The Hong Kong government raises the possibility of criminalizing theft by false pretenses by property developers. The media are focusing on the proposed penalties, and it is true that the idea of property giants’ directors being hauled off for five years in Stanley Prison has a certain appeal, however fanciful. But the real story is what the resulting law will purport to ban and whether it will succeed.
A quick look through the proposal to regulate the sale of first-hand residential properties by legislation gives us a fairly vivid reminder of what the developers have been allowed to get away with under their much-loved self-regulation. The issue, of course, came to a head last year when public opinion finally decided it had had enough of the developers’ blatant cheating (fake floor numbers, fake sales to create fake prices, fake show flats and fake supply shortages to induce buyers to sign sales agreement at midnight).
It has long been common knowledge that developers exploited their right to rip off home buyers to the maximum and then some, but it is still galling to see that it will take a threat of prison to force them to reveal the internal dimensions of apartments and make small print in brochures big enough to read…
One headline breakthrough here is that the developers will have to quote prices per square foot of saleable area – basically the space within the walls of the property, plus veranda. This will end the ‘GFA’ scam, whereby purchasers pay for each square foot of ‘gross floor area’. There is no official definition of GFA, so developers have been free to add the unit’s share of the hallway, the stairwell, the elevator, the building’s entrance lobby, the mail boxes, the air-conditioning plant, the caretaker’s hovel, and even recreation facilities like club houses, gyms and swimming pools. Hence, say, 700-square-foot flats with 490 square feet of living area.
When you buy a bag of rice that has ‘5 kg’ printed on it, the vendor is breaking the law if the label exaggerates the quantity of the grain or if he adds stones to bring it up to weight. To developers, a requirement to meet such a basic level of honesty is an extreme impertinence and indeed an infringement of their rights. Thus the objection recorded in the report…
(How very touching – that poor ‘couple of Members’. Annex A lists the committee’s painstakingly hand-picked composition; the vested interests from the property lobby were easily outvoted.)
The Standard story quotes the developers’ cartel representative as saying that he hopes the regulations will not be too tight or they will hamper transactions and drag the economy downwards, and a property agency boss as predicting a 30-40% slump in sales should such a law come into force. The implication is that our economy relies on people selling each other concrete boxes. A high-school economics student knows that such trading creates no net GDP. So who cares? Indeed, if Centaline and other property agencies close half their branches, the massive increase in available retail space will give an instant boost to street-level neighbourhood economies all over Hong Kong.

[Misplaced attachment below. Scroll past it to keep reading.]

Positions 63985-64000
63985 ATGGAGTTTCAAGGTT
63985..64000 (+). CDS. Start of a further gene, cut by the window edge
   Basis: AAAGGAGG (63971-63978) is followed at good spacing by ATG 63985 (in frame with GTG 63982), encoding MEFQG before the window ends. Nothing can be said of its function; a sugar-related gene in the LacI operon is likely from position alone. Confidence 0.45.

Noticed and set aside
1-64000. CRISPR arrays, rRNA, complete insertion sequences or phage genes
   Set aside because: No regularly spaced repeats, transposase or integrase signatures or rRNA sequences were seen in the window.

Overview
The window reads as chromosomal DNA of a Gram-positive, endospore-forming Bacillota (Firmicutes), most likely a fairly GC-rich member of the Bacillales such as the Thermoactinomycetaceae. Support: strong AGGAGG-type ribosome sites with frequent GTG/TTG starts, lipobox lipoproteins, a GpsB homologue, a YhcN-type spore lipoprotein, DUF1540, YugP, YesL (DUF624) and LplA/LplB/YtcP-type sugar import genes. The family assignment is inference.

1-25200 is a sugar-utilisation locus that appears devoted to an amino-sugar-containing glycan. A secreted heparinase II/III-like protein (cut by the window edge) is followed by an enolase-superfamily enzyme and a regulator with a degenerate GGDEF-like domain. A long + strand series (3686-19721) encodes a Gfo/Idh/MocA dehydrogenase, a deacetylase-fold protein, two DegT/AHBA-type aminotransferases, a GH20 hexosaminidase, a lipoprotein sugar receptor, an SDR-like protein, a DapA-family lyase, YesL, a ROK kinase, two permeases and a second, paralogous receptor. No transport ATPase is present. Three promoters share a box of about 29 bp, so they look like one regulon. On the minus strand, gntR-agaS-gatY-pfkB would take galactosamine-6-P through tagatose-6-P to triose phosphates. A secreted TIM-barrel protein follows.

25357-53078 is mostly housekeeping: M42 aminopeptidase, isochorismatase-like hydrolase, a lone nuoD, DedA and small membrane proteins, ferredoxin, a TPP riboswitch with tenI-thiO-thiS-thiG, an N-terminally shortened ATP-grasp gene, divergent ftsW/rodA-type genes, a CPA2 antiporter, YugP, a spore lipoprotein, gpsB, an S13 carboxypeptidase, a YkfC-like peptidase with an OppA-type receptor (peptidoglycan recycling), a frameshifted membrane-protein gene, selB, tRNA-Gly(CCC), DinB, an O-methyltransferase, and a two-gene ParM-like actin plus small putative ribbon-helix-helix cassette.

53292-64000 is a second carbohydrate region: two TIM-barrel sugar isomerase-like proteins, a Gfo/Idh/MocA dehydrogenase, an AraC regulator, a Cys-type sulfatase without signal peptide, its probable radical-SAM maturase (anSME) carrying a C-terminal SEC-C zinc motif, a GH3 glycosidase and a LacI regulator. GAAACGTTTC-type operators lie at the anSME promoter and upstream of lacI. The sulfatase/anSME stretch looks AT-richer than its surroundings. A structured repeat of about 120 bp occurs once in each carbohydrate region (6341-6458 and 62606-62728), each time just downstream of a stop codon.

It would be interesting, however, to know what makes these people believe that a requirement for producers to be honest will suppress demand. People didn’t stop buying rice when laws forced merchants to provide what they promised. Will per-square-foot prices be so eye-wateringly painful they will shock buyers into a bit of common sense?
Logically, the proposed law should apply retroactively to the secondary market – that is, the whole existing private-sector housing stock. But this would ‘reduce’ the size of existing apartments (you would see the walls grinding several feet towards you from every direction), which would make existing owners unhappy and burst into tears and stamp their feet, and it would confuse buyers, so obviously we can’t have that, can we?
The property tycoons are putting a brave face on it. Business ethics and human morality are so alien to them that we must assume Beijing gave the Hong Kong government a sharp sword to place at their throats. This proposal dates back to the same outrage in mid-2010 that led textiles scion James Tien to launch a charity for the ragged poor, and the government itself to organize a similar effort. Revolution was in the air.
Note that the proposed changes do nothing to restrict the property cartel’s freedom to collude, or the massive pricing power the developers enjoy thanks to the government’s policy of keeping land for housing in artificially short supply. They will continue to rip buyers off; they will just have to make it clearer.
One thing has changed: China Daily comes up with a funny headline…